by Edward Prewitt and Polly Schneider Traylor

Elements of a CIO Education

Oct 01, 20022 mins

The federal CIO Council, created by a 1996 executive order as the principal forum for senior IT managers in federal agencies, produced a set of “high-level competencies” that government CIOs need. A group of government executives, academics and industry CIOs then extracted from the competencies a list of specific learning objectives, to be used by Pittsburgh-based Carnegie Mellon University, and a few other selected institutions for training up-and-coming CIOs.

The full list, finalized in March 2001, came to 549 learning objectives in 12 categories. The leadership/managerial category alone has 80 learning objectives (LOs for short). Carnegie Mellon drew from this roll to shape the curriculum for its CIO Institute leadership module (see “Advanced Leadership Learning,” Page 114).

The leadership and management LOs are prefaced with a note that says, “management concepts are important, but CIOs must move beyond management to LEADERSHIP.” In practice, says CIO Institute instructor Richard Friend, helping students differentiate between management and leadership is one of the more difficult aspects of the class. “The reality is it’s blurry,” he says.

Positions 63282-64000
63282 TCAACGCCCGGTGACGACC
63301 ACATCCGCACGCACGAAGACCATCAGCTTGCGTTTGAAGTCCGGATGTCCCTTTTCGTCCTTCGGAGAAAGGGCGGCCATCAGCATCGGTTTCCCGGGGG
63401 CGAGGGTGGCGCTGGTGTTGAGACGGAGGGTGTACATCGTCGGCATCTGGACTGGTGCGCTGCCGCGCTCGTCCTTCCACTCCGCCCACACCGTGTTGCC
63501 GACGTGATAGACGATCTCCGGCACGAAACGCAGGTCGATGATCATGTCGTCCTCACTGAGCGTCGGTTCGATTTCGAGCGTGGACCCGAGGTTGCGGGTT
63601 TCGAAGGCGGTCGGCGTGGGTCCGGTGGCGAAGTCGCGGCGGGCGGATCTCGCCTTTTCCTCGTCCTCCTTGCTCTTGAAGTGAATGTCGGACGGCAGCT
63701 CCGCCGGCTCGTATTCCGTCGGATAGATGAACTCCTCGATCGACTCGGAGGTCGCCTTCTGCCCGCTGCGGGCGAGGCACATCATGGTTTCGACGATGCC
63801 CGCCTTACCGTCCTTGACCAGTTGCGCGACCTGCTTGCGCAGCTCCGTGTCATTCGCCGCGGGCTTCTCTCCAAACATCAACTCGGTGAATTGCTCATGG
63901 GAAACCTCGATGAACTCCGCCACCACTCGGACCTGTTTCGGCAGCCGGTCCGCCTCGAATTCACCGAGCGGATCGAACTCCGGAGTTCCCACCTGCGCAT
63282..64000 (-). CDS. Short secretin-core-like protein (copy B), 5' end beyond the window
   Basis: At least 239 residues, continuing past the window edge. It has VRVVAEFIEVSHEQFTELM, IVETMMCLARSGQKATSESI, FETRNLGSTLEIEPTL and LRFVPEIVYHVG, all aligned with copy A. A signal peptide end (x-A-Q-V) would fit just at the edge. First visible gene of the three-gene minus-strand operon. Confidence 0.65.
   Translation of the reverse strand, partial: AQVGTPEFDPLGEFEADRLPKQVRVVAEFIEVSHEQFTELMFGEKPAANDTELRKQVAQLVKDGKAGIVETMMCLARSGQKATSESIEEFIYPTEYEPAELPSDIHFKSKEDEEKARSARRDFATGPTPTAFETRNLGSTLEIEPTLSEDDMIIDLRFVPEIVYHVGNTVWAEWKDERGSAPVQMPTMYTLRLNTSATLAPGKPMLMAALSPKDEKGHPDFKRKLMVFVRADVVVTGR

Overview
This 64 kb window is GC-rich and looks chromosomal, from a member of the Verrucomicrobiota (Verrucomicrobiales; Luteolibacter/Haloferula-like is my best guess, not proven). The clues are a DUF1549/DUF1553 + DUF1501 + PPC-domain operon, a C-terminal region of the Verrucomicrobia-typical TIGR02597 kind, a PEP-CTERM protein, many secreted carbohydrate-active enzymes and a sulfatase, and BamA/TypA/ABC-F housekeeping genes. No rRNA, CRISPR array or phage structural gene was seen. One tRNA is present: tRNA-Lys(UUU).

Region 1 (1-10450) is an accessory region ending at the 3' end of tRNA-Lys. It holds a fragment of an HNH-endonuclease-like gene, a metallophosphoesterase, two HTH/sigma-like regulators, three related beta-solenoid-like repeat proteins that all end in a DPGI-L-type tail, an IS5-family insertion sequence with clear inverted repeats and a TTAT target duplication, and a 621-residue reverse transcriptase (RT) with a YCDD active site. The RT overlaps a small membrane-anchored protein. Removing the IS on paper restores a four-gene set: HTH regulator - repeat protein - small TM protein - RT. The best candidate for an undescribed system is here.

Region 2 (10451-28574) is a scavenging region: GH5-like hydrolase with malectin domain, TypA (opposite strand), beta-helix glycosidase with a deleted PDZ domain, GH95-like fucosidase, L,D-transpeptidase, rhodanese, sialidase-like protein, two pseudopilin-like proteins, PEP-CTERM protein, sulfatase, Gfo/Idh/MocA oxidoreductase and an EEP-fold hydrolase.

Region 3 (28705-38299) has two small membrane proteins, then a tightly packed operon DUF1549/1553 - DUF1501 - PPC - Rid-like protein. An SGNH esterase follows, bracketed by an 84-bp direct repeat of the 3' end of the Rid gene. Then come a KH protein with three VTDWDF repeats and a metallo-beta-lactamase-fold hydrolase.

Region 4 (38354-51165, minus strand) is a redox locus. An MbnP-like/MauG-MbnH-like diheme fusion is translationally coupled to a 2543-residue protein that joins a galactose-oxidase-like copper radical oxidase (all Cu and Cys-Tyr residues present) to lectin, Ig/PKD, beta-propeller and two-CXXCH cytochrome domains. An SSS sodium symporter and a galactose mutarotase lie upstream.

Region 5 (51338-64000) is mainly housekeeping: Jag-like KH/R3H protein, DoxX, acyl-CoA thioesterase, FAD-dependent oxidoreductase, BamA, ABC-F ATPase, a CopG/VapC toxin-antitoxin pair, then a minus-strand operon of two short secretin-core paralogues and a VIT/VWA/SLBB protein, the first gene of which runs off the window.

In disaggregating leadership and management, the federal LOs emphasize the importance of interpersonal success. Other discrete skills on the list are communication and conflict management. On the whole, though, the LOs give more weight to research concepts such as behavioral principles, theories of motivation and the different types of visionary leadership. Other LOs deal with building expertise, performance assessment and retention. A section of the leadership and management LOs is devoted to knowledge management.

Don McGillen, founder of the Carnegie Mellon CIO Institute, lauds the list of LOs. “As a body of knowledge for the CIO job, it’s pretty good,” he says. Although 549 LOs might seem like a lot to fit into a course, “they get covered in a very natural way,” he says.

For the full list of federal government learning objectives for CIOs, search for the CIO University Learning Objectives on